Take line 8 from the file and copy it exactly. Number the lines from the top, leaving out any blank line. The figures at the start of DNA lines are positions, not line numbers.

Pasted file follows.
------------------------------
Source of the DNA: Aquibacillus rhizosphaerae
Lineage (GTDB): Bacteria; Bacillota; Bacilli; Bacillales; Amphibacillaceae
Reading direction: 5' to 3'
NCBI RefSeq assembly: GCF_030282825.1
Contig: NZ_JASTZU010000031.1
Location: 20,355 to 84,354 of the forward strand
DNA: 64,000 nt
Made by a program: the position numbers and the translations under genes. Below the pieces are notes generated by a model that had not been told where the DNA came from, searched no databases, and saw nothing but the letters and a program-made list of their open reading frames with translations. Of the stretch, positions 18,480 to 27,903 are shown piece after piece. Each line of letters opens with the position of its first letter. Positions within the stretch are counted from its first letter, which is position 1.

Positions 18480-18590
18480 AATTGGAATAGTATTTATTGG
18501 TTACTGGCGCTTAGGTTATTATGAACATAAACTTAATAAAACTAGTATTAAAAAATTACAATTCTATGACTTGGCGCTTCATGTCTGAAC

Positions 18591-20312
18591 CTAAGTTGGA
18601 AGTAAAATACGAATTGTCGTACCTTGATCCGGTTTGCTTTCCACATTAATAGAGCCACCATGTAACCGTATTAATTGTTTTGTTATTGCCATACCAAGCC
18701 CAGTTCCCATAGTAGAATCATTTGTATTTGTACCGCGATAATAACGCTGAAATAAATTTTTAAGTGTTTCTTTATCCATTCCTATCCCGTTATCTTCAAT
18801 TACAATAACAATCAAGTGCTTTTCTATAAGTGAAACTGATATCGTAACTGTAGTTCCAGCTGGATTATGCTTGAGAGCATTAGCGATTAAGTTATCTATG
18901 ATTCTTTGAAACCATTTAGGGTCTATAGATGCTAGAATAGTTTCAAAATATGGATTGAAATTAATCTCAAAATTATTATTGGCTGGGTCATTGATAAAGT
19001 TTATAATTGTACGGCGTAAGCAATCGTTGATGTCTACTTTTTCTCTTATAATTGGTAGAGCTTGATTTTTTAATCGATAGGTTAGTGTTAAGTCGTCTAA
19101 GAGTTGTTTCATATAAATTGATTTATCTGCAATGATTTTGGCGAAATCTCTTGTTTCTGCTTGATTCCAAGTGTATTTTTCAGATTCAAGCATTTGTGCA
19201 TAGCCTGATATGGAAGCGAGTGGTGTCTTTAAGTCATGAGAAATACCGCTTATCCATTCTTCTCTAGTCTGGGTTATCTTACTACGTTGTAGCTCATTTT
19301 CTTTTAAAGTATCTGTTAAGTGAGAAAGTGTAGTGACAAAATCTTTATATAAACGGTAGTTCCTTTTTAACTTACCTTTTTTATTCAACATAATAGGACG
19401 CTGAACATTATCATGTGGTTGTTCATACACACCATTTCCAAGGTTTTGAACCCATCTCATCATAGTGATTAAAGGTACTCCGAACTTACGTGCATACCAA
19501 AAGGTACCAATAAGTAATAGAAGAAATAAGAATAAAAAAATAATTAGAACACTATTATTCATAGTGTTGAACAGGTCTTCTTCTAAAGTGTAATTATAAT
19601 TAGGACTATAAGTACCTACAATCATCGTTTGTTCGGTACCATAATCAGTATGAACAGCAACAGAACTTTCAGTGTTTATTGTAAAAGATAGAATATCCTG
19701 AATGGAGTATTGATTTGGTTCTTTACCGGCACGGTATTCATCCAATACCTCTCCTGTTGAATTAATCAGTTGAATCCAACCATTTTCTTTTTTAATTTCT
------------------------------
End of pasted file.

Made by a program: the position numbers and the translations under genes. Below the pieces are notes generated by a model that had not been told where the DNA came from, searched no databases, and saw nothing but the letters and a program-made list of their open reading frames with translations. Of the stretch, positions 18,480 to 27,903 are shown piece after piece. Each line of letters opens with the position of its first letter. Positions within the stretch are counted from its first letter, which is position 1.